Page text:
Tesla Model S lithium-ion battery pack in rolling chassis
Although electric cars haven’t quite taken off in the 2010s the way some had anticipated, sheer economics are pointing to the 2020s as the time when EVs will find that market fever pitch.
From 2010 to 2019, lithium-ion battery prices (when looking at the battery pack as a whole) have fallen from $1,100 per kilowatt-hour to $156/kwh—an 87% cut. From 2018 to 2019 alone, that represents a cut of 13%.
Those numbers were part of an annual report released Tuesday by Bloomberg New Energy Finance (BNEF). The report also suggested that we’ll reach the $100/kwh mark earlier than it had previously anticipated—by 2023.
A battery pack is typically the single most expensive component in an electric car. While automakers have so far decided to add more cell capacity into their vehicles as the price falls, the potential is there as infrastructure builds out for dramatically more affordable models that go modest on battery capacity.
Just two years ago, in 2017, the average price of a lithium-ion vehicle battery pack was $209/kwh, and BNEF had previously predicted the business would fall below $100/kwh by 2025.
Why will that point come sooner than previously estimated? Part of it is that the size of battery orders has become larger—underscoring a vote of confidence on behalf of automakers that the global market for electric vehicles will keep building.
BNEF now anticipates that pack-based cell prices will dip below the $100/kwh mark in 2024. It sees a continued reduction of cell prices leading to a projected $61/kwh by 2030, although it notes much greater uncertainty with the latter target.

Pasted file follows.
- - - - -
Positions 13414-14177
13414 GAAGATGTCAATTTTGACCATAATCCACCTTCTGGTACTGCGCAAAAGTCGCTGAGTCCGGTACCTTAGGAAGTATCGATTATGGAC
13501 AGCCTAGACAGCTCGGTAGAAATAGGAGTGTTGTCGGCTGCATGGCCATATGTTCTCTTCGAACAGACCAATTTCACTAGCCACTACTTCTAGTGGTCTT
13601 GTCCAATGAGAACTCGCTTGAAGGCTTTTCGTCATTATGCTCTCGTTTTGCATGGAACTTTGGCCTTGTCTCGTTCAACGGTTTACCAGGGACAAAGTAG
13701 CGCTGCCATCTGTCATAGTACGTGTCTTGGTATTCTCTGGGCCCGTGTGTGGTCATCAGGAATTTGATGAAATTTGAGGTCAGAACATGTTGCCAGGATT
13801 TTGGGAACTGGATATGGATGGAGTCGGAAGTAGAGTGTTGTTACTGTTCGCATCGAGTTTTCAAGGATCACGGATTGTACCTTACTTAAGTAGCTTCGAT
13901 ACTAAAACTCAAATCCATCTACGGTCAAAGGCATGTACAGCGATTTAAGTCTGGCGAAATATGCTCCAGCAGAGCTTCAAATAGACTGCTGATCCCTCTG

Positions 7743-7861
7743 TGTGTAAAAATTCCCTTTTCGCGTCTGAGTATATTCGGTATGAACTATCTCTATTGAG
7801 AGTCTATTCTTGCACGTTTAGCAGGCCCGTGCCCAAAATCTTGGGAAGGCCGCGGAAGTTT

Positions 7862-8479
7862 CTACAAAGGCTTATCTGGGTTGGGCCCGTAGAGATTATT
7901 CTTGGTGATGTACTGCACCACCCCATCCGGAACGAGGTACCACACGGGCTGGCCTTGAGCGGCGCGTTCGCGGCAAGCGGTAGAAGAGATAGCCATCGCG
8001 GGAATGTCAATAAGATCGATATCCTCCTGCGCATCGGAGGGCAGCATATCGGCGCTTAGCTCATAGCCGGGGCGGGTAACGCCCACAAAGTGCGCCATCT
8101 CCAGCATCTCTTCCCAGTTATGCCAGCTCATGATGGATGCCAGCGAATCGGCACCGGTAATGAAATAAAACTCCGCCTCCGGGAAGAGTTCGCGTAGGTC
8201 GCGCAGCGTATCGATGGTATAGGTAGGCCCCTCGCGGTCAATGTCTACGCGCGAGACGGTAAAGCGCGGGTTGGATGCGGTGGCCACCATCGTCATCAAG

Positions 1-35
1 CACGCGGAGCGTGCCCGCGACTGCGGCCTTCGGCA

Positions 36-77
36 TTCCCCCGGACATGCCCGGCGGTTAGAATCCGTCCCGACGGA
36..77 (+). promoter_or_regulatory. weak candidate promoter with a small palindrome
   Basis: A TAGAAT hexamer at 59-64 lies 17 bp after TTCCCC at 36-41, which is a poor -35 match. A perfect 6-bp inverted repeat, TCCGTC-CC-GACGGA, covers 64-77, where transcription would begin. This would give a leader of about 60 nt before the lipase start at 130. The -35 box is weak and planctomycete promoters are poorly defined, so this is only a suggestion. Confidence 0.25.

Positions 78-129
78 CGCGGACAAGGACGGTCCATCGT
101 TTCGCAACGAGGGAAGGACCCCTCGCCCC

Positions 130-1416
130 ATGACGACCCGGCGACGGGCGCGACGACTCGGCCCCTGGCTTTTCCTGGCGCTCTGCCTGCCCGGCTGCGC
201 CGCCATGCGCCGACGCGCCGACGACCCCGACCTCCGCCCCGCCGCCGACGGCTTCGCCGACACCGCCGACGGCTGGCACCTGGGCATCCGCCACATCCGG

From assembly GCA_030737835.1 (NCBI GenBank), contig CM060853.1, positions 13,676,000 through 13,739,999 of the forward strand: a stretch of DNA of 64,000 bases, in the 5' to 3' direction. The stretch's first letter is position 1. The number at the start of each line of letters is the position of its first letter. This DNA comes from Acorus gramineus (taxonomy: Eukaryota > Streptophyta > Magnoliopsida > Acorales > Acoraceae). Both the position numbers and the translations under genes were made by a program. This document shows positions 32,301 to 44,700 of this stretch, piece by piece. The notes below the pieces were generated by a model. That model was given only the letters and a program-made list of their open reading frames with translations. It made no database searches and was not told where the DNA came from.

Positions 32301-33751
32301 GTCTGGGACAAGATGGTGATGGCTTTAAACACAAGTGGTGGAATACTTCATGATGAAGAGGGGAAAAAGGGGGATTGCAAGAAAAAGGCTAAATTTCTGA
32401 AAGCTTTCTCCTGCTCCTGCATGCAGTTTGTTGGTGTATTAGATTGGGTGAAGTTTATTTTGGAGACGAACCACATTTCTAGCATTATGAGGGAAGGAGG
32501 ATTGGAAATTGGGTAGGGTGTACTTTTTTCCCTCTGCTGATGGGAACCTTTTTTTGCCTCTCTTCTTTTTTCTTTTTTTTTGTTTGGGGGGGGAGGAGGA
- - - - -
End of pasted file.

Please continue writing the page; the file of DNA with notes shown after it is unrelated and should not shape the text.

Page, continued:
VW Battery Packs
James Frith, the senior energy storage analyst who authored this report, said that BNEF estimates the size of the global battery market to be $116 billion annually, not including investment in the supply chain. “However, as cell and pack prices are falling, purchasers will get more value for their money than they do today,” he underscored..
As automakers simplify electric vehicle design to become based on standardized cells and modules that can be scaled up or down within platforms—like Volkswagen’s MEB achitecture—some of the ancillary pieces like cooling can also be standardized and made more affordable.
Factory and manufacturing costs are falling in the early part of the decade, too, and adding to that better-than-anticipated affordability. To reduce transportation costs (and potentially avoid import duties), more battery manufacturers are building plants on a region-by-region basis. SK Innovation, for instance, is building a plant in Georgia that will supply VW’s electric-vehicle manufacturing in Tennessee, while LG Chem and GM just announced a joint-venture plant in Ohio. And Chinese battery giant CATL has said that it’s considering a U.S. location.
In the second part of the decade, the gains may be less from scaling up and standardizing, and more from expansions of existing facilities, improvements in manufacturing equipment, and materials-related improvements.
The continued downward trajectory in cell prices has wide-ranging effects that go beyond passenger vehicles. It’s making it more attractive to electrify commercial delivery vehicles, BNEF points out.
Within these cost declines, automakers may soon face new choices, the firm anticipates—between attributes like a longer cycle life versus a cheaper cost. Which could potentially, when high-capacity batteries are as ubiquitous as affordable storage media today, establish another fine point to what separates a premium car from the rest.